The 2014 Seattle Mariners are winners.
Felix Hernandez pitched seven shutout innings with eleven strikeouts. Logan Morrison hit a three-run home run to break a scoreless tie in the top of the ninth. The Los Angeles Angels tried to make things easy, scratching Jered Weaver and not using any of their regulars the day after clinching the AL West title. But in true 2014 fashion, the Mariners refused to take the easy way out, instead choosing to make their triumph a thrilling and dramatic one.
Okay, so the lineup King Felix carved through wasn’t Mike Trout and company, but rather some Texas Rangers-looking mess of reserves nobody’s ever heard of. No matter – that’s eleven strikeouts in seven innings, to go with only three hits and two walks. Hank Conger was easily the best player in the Angels lineup today, but that doesn’t mean Felix’s gem didn’t count. It all counts the same. The Mariners simply capitalized on an opportunity.
Except they almost didn’t. Wade LeBlanc stepped up in place of Jered Weaver, and did an admirable job. Over 5.1 innings he allowed three hits, no walks, and struck out three. The Mariners didn’t do much against him, then stuggled to hit the Angels’ bullpen as well. It seemed perfectly plausible that the game would head to the bottom of the ninth without the Mariners having managed a single run.
Until Kevin Jepsen happened. When the ninth came around the M’s were finally able to break through. With two outs, Kendrys Morales singled and was replaced by pinch runner James Jones. Jepsen overthrew his pickoff attempt and Jones went to second. Kyle Seager drew an intentional walk, and Logan Morrison smacked a 1-1 change over the wall in right. It was a magical, magnificent home run. It was the home run Logan Morrison was brought here to hit.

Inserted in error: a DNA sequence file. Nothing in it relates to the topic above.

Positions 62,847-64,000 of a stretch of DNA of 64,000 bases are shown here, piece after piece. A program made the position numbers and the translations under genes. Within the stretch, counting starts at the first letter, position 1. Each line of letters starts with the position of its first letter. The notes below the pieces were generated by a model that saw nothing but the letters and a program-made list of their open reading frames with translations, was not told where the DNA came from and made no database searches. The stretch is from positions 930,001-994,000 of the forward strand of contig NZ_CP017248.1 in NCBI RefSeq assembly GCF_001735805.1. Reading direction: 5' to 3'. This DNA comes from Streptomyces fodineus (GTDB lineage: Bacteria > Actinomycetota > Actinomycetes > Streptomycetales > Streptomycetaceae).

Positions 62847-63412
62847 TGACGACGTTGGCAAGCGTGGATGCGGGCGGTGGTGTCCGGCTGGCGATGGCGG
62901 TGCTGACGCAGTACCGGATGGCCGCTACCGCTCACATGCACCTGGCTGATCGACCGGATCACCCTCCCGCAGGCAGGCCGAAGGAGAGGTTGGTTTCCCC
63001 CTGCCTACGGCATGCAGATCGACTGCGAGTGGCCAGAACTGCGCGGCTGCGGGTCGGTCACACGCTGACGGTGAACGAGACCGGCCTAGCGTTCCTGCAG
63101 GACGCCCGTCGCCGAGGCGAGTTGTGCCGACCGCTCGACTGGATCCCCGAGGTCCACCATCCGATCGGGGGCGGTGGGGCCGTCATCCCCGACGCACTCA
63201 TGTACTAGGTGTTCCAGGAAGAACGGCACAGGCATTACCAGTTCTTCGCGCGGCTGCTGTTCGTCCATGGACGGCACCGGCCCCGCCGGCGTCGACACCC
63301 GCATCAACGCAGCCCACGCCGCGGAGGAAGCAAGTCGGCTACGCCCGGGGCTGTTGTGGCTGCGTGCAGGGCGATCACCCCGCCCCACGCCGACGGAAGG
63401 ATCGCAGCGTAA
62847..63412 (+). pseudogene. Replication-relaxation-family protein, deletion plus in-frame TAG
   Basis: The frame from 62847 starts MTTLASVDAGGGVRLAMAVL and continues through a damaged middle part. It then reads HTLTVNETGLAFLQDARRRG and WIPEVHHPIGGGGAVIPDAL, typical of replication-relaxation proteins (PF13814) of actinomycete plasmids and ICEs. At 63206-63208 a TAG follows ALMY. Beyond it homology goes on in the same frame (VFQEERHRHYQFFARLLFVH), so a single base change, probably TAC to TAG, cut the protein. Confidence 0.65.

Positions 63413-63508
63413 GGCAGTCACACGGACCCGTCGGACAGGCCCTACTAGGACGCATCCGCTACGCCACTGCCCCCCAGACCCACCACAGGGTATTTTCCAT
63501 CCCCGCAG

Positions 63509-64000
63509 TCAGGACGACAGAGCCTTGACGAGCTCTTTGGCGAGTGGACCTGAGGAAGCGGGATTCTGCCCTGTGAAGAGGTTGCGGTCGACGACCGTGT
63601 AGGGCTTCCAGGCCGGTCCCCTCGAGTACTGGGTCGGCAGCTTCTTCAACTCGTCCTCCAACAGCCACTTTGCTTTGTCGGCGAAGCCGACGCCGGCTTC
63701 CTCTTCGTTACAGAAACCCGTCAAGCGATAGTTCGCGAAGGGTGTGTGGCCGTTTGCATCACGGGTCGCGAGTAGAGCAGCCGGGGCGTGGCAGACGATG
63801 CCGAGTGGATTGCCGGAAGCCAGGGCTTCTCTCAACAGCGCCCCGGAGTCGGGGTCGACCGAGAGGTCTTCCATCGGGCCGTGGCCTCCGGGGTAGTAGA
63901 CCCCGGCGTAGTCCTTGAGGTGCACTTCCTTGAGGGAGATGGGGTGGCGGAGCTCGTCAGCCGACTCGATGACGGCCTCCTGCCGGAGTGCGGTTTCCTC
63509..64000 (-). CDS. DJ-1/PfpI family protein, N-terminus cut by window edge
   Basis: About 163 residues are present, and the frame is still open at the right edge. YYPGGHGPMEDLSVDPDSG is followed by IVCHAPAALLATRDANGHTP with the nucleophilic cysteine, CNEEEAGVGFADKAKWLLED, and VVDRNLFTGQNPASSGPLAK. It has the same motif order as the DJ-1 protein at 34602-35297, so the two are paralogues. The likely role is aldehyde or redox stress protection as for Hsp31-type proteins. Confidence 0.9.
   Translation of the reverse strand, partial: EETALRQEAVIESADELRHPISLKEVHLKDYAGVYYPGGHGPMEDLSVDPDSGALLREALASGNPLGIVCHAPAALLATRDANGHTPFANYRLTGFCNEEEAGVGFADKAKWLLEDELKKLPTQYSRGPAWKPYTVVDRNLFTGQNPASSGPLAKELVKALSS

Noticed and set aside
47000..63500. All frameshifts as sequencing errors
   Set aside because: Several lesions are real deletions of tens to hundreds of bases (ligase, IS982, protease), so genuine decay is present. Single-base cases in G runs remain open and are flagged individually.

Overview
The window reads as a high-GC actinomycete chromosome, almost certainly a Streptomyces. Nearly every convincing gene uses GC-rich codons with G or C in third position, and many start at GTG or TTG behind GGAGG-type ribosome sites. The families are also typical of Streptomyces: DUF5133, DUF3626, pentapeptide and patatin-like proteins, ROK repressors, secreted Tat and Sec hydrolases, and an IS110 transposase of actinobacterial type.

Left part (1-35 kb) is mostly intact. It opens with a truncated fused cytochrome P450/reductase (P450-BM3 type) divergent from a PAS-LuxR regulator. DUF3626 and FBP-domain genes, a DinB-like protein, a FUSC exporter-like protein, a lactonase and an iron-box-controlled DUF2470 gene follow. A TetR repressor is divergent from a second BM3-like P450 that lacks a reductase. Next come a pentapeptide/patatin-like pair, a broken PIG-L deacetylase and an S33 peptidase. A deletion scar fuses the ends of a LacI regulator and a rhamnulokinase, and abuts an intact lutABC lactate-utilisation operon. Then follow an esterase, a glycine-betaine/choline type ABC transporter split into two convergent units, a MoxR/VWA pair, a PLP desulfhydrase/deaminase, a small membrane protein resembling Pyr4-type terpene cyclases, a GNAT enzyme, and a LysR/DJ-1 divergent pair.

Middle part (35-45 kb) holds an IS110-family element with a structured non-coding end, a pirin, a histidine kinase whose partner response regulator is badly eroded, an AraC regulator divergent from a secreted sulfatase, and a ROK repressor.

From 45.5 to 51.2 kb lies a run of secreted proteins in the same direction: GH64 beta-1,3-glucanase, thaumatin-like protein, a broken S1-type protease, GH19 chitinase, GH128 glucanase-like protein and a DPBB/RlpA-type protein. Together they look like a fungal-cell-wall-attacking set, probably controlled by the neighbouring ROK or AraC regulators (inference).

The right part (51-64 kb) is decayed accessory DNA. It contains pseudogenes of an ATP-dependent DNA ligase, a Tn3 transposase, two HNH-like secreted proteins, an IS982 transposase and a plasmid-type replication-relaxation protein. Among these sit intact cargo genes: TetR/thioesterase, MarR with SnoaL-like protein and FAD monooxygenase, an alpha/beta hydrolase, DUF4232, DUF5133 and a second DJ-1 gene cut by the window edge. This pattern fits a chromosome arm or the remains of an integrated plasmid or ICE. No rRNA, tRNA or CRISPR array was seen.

Fernando Rodney made things interesting with a classic one-run save, allowing a Conger home run before finishing off the bottom of the ninth. With that, the Mariners placed their 82nd tick in the win column and assured themselves of a winning season, barring something completely unforseen.
Funny how success changes our expectations. In January, 82 was probably the reasonable goal for most fans. By mid-season we had a pretty good idea that these Mariners were better than we thought they’d be, and as the playoffs began to look more and more plausible we started to adjust our idea of what this team could do. Not a lot of people are celebrating 82 wins tonight because there are ten games left to play and a playoff spot up for grabs. That’s the new goal. That’s what we want, now.
Oakland lost, Kansas City and Detroit didn’t play, and the Mariners are a game out of the second wild card. They’re only a game and a half out of the first wild card, and have been playing better than the teams they’re chasing as of late. But it’s not about how they’ve played, it’s how they play going forward. It’s so simple: outplay the field over the next ten games and make the playoffs. That’s all it’s going to take. It’s absolutely plausible, and the team is legitimately good. This could really, truly happen.
Tomorrow the Mariners are in Houston to kick off a three-game set that they really ought to consider sweeping. Taijuan Walker vs. Brad Peacock, 5:10 start. The M’s will be tested after this though, as they’ll face both Dallas Keuchel and Collin McHugh in this series. The Astros have the ERA advantage in those games, as Chris Young and Hisashi Iwakuma haven’t been quite as awesome as Houston’s front two this year. Welp. Prepare for insanity.